• <p>Polyphenols have been shown to exert biological activity in experimental models of colon cancer; however, human data linking specific polyphenols to colon cancer is limited. We assessed the relationship between pre-diagnostic plasma polyphenols and colon cancer risk in a case-control study nested within the European Prospective Investigation into Cancer and Nutrition study. Using high pressure liquid chromatography coupled to tandem mass spectrometry, we measured concentrations of 35 polyphenols in plasma from 809 incident colon cancer cases and 809 matched controls. We used multivariable adjusted conditional logistic regression models that included established colon cancer risk factors. The false discovery rate (q<sub>values</sub> ) was computed to control for multiple comparisons. All statistical tests were two-sided. After false discovery rate correction and in continuous log<sub>2</sub> -transformed multivariable models, equol (odds ratio [OR] per log<sub>2</sub> -value, 0.86, 95% confidence interval [95% CI] = 0.79-0.93; q<sub>value</sub>  = 0.01) and homovanillic acid (OR per log<sub>2</sub> -value, 1.46, 95% CI = 1.16-1.84; q<sub>value</sub>  = 0.02) were associated with colon cancer risk. Comparing extreme fifths, equol concentrations were inversely associated with colon cancer risk (OR = 0.61, 95% CI = 0.41-0.91, p<sub>trend</sub>  = 0.003), while homovanillic acid concentrations were positively associated with colon cancer development (OR = 1.72, 95% CI = 1.17-2.53, p<sub>trend</sub>  &lt; 0.0001). No heterogeneity for these associations was observed by sex and across other colon cancer risk factors. The remaining polyphenols were not associated with colon cancer risk. Higher equol concentrations were associated with lower risk, and higher homovanillic acid concentrations were associated with greater risk of colon cancer. These findings support a potential role for specific polyphenols in colon tumorigenesis.</p>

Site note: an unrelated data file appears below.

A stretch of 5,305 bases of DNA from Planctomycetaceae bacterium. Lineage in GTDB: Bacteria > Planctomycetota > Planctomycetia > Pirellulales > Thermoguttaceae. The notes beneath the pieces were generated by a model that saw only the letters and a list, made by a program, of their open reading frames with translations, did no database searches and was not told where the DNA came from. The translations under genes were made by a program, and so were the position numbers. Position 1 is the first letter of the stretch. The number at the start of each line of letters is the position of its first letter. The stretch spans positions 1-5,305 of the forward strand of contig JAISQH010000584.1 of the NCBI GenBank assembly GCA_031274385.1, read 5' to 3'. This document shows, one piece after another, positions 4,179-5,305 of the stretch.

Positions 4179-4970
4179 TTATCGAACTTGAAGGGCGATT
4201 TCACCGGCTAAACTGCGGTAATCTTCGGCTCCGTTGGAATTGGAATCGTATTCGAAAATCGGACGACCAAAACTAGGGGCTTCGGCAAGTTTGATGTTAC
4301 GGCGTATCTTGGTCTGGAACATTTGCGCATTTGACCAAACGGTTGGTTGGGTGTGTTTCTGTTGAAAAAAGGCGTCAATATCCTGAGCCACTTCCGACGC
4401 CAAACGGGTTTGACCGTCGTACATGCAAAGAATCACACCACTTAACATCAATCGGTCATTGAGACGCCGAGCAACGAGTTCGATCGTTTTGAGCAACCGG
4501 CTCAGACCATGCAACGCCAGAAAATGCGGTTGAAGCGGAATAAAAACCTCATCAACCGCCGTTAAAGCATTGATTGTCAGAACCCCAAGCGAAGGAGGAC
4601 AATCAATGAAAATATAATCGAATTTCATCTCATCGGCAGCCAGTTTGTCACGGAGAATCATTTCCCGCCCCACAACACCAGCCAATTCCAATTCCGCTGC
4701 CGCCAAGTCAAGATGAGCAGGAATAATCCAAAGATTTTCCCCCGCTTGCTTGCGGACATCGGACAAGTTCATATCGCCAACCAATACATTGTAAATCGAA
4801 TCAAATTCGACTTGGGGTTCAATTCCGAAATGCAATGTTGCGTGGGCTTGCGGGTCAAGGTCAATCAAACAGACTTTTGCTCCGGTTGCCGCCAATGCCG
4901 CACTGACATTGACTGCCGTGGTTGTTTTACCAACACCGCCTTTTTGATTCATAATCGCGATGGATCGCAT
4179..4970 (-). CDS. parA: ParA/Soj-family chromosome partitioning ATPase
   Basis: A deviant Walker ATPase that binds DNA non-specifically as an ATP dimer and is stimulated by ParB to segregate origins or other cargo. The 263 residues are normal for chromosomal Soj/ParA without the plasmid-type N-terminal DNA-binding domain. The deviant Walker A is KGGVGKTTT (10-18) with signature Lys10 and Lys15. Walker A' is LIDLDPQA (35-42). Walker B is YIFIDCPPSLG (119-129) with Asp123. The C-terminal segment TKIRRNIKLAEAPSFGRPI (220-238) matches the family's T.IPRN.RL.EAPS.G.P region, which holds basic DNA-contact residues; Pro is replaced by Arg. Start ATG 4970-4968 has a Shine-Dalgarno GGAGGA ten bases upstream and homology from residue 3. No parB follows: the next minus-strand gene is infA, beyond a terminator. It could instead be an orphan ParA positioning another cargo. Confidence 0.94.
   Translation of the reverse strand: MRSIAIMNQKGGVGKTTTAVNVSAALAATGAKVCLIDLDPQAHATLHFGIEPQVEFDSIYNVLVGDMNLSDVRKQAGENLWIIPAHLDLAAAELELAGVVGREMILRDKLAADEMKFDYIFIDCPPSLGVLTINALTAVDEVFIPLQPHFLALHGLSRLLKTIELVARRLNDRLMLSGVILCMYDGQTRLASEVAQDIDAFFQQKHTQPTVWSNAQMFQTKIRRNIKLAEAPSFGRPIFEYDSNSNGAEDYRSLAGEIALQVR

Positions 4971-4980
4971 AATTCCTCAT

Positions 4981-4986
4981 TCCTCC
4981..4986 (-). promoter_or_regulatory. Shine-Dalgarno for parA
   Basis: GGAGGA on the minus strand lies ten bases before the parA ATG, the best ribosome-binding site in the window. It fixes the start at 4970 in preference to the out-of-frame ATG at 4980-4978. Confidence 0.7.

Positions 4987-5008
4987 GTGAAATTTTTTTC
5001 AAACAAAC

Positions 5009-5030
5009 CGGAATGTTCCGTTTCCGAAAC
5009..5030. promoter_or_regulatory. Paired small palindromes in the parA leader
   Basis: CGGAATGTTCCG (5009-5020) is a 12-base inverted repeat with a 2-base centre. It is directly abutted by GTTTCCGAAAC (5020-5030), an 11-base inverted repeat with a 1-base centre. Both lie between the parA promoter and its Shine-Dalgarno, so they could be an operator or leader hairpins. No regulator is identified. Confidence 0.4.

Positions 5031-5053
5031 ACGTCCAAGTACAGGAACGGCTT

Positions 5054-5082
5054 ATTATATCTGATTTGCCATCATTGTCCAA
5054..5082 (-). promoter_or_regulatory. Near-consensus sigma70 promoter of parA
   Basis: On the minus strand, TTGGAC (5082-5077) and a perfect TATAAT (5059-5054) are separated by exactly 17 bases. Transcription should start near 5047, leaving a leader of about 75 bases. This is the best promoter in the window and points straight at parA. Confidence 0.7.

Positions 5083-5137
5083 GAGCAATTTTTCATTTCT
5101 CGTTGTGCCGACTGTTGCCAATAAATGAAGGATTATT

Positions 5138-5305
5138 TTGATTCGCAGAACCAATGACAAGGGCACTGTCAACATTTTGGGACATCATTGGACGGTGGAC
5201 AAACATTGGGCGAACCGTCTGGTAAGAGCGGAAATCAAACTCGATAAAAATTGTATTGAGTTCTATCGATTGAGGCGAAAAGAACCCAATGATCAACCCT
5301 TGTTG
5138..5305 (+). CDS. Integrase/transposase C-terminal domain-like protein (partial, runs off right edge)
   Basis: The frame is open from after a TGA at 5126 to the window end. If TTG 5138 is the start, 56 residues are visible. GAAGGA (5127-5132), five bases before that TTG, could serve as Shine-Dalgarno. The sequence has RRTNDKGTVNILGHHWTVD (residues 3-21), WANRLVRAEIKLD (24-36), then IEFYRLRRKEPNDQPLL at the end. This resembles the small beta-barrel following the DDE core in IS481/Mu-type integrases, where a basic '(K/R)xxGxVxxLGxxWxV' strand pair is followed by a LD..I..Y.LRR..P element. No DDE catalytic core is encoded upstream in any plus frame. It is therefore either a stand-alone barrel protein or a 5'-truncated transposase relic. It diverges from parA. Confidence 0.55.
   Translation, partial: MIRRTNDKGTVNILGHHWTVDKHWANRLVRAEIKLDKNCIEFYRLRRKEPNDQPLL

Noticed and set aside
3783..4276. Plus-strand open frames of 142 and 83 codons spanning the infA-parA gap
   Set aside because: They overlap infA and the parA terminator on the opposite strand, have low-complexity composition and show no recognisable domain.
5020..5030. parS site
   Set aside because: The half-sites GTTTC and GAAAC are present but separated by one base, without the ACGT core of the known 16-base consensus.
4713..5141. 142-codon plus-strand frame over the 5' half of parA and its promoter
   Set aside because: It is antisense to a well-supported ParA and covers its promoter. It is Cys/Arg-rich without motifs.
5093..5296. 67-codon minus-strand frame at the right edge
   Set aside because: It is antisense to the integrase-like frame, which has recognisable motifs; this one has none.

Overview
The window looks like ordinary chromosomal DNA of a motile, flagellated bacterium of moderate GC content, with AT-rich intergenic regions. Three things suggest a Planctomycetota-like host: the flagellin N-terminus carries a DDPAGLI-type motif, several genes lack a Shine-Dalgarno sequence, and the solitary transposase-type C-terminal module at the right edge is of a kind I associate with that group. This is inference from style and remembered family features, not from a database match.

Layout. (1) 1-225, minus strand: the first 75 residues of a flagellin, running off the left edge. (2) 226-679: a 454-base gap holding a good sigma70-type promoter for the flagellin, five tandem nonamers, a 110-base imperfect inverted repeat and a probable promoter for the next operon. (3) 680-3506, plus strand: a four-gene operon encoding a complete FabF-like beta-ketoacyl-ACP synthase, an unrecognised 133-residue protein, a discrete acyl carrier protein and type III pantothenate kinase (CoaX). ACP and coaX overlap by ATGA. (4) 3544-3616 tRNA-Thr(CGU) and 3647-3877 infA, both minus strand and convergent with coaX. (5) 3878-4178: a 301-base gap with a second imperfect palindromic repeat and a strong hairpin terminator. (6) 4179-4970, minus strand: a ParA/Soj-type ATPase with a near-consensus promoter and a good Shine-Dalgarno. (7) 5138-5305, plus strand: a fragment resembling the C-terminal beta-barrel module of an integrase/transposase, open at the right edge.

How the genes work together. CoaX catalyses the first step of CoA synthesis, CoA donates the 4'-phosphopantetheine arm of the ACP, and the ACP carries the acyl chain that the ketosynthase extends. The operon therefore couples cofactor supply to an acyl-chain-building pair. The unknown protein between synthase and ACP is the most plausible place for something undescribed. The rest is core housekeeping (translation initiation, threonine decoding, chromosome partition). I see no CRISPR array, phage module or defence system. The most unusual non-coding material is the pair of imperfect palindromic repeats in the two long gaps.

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13.
  • Ward, Heather A., et al. (författare)
  • Meat and haem iron intake in relation to glioma in the European Prospective Investigation into Cancer and Nutrition study
  • 2018
  • Ingår i: European Journal of Cancer Prevention. - Lippincott Williams & Wilkins. - 0959-8278 .- 1473-5709. ; 27:4, s. 379-383
  • Tidskriftsartikel (refereegranskat)abstract
    • <p>Diets high in red or processed meat have been associated positively with some cancers, and several possible underlying mechanisms have been proposed, including iron-related pathways. However, the role of meat intake in adult glioma risk has yielded conflicting findings because of small sample sizes and heterogeneous tumour classifications. The aim of this study was to examine red meat, processed meat and iron intake in relation to glioma risk in the European Prospective Investigation into Cancer and Nutrition study. In this prospective cohort study, 408751 individuals from nine European countries completed demographic and dietary questionnaires at recruitment. Multivariable Cox proportional hazards models were used to examine intake of red meat, processed meat, total dietary iron and haem iron in relation to incident glioma. During an average follow-up of 14.1 years, 688 incident glioma cases were diagnosed. There was no evidence that any of the meat variables (red, processed meat or subtypes of meat) or iron (total or haem) were associated with glioma; results were unchanged when the first 2 years of follow-up were excluded. This study suggests that there is no association between meat or iron intake and adult glioma. This is the largest prospective analysis of meat and iron in relation to glioma and as such provides a substantial contribution to a limited and inconsistent literature.</p>